Elon Musk: Inventing the Future – Ashlee Vance

Elon Musk is looking more and more like the real life Tony Stark, minus the super-powered metal suit. Self-made billionaire, innovating industrialist, visionary and working hard to save the future of the human race. Mr. Vance’s biography draws on thousands of hours of interviews with Musk, his family, his friends, his colleagues and his peers. It takes the reader from Mr. Musk’s beginnings as an awkward wunderkind to the not so distant past of early 2015. Since then, SpaceX has gone from triumph to triumph with ever increasing ambition, and Tesla seems on the verge of following.

The biography gets up close and personal with Musk, declining to gloss over the man’s less pleasant character traits. By all accounts he can lack empathy and is not overly concerned with coddling people. His goals are overarching and he has little patience with people who get in his way.

Even before reading this book, I had noticed a disconnect between how normal people in industry try to analyse Musk and how he actually behaves. Musk’s goals are far more long term than building successful companies. His business empire is a means to an end, not the vehicle of his chosen legacy. It is somewhat baffling that he has repeatedly and clearly stated his goals (most notably removing dependency on fossil fuels and colonising Mars to ensure humanity’s long term survival) but most people either don’t take him seriously (he’s dead serious) or try to judge him as if he were a normal person (he isn’t).

As recently as yesterday, Mr. Musk outlined his refined vision for Mars colonisation. What was interesting is that the competition is now starting to pay attention, coming up with (rather staid) ideas of its own. Ten or fifteen years ago, Musk was a weird guy with weird ideas whom the establishment could ignore. Today, his continued success at delivering on his spectacular promises has already engendered deep shifts in the areas of energy production, the automotive industry and the space launch industry. The competition is imitating and scrambling to catch up, but this was Musk’s goal all along. He always knew that Tesla wouldn’t kill all the other car manufacturers. His goal was to make all cars electric, not to have them all branded Tesla.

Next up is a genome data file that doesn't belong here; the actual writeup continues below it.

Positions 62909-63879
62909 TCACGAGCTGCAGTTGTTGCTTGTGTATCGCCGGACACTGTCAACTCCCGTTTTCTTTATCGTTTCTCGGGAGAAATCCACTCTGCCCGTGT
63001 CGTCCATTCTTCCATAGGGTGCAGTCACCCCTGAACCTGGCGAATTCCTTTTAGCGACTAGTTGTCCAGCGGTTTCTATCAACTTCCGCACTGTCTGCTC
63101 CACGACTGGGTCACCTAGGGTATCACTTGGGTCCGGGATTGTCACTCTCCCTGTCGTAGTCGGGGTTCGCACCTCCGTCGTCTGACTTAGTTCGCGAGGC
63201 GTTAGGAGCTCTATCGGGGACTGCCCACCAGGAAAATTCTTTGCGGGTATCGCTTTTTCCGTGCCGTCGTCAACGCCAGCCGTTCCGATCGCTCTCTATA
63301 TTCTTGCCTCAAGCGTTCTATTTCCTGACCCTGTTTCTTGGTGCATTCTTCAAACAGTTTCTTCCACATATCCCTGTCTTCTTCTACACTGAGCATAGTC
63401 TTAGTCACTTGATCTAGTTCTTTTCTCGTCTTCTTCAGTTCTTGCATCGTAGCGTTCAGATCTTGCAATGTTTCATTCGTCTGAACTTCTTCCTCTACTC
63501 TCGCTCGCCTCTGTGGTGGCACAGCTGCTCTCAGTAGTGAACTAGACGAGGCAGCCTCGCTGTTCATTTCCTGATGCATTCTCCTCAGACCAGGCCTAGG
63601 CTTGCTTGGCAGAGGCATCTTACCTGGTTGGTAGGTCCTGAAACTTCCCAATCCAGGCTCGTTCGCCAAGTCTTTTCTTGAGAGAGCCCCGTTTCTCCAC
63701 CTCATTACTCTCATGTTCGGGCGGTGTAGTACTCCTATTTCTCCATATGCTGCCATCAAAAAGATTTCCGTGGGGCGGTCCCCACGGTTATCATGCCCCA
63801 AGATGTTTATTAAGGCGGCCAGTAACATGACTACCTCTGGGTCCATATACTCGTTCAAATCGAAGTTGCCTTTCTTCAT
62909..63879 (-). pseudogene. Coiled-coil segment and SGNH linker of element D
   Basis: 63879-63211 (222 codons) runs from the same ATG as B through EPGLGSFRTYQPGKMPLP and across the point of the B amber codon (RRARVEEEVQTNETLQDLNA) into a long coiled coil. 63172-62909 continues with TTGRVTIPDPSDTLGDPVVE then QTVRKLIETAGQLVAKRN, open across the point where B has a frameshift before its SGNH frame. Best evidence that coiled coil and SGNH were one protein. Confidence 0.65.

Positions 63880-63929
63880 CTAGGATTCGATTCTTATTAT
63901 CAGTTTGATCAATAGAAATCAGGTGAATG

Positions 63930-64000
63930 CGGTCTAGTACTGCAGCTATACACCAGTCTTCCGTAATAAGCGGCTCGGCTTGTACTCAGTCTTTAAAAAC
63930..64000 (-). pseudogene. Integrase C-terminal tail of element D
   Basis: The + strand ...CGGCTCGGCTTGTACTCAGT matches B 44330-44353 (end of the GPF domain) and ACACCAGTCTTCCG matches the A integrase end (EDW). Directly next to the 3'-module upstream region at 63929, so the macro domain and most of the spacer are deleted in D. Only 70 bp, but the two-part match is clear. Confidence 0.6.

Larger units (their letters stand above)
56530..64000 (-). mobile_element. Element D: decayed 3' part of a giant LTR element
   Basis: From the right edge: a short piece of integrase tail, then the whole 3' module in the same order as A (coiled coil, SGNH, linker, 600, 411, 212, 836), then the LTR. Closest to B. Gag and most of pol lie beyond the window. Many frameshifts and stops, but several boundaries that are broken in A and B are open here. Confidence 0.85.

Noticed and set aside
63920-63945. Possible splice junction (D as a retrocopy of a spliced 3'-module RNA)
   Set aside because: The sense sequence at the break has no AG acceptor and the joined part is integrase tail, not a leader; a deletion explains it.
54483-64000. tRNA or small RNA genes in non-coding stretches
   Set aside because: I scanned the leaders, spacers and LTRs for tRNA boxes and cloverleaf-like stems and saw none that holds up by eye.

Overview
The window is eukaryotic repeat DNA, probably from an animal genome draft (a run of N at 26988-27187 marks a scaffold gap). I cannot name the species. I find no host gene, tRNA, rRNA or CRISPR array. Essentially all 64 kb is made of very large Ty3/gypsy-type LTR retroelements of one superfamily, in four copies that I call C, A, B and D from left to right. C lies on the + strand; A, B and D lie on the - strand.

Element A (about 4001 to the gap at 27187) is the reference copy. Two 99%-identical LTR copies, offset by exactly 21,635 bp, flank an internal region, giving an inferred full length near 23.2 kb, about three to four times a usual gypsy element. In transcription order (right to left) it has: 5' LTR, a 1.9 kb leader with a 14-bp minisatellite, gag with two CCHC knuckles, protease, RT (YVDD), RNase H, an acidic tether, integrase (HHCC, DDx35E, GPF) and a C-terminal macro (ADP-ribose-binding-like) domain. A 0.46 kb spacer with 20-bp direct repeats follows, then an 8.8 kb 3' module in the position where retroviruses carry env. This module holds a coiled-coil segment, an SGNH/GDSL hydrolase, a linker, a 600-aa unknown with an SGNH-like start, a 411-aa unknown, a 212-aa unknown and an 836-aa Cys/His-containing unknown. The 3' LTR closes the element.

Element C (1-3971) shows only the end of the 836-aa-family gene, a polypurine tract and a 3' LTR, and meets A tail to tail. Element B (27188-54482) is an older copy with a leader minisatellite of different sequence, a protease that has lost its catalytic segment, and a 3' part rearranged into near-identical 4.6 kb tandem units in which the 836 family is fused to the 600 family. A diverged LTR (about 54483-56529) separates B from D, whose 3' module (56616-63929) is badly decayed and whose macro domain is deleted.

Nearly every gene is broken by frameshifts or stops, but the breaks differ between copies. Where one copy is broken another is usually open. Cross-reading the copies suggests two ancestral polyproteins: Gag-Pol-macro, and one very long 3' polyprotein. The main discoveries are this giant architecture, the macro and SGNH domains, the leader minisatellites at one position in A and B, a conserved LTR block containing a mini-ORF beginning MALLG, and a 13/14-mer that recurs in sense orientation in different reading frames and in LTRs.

For the reader who wants to delve deeper into the thinking behind Musk’s ideas, I highly recommend Wait But Why’s series of excellent in depth articles.

Market Forces – Richard Morgan

After several deep recessions, the rift between rich and poor has widened dramatically. Corporations pretty much run the world, and the only game in town is to work for one, if you have the guts for it. Tenders and positions are battled for on the road with car duels, often to the death. It’s all very cutthroat and cool, but Morgan has somehow kept it just this side of believable. Our hero, Chris Faulkner, works for the Shorn Corporation in the Conflict Investment department. His job is, in simple terms, to support some third world revolutionary with weapons and support. When said revolutionary is settled in as ruler, a percentage of the GDP of his country will go to Shorn.

Mr. Morgan has written a story of corporate warfare in the near future. Not too unexpectedly for this author, this book is full of cool prose, has an anti-hero, and contains some pretty extreme violence. As Morgan himself admits in the foreword, it is unashamedly inspired by films such as Rollerball and Mad Max.Cruel, but not really that far removed from some situations seen today. The difference is that the corporations in this future do not bother to disguise their naked ambition.

The book also contains the absolute best description of a long, slow break up I have ever read. Chris’ transformation from vague idealist to the ultimate antihero is brilliantly portrayed, and the end may surprise you, although in hindsight it was inevitable.

Marvelous and very very cool.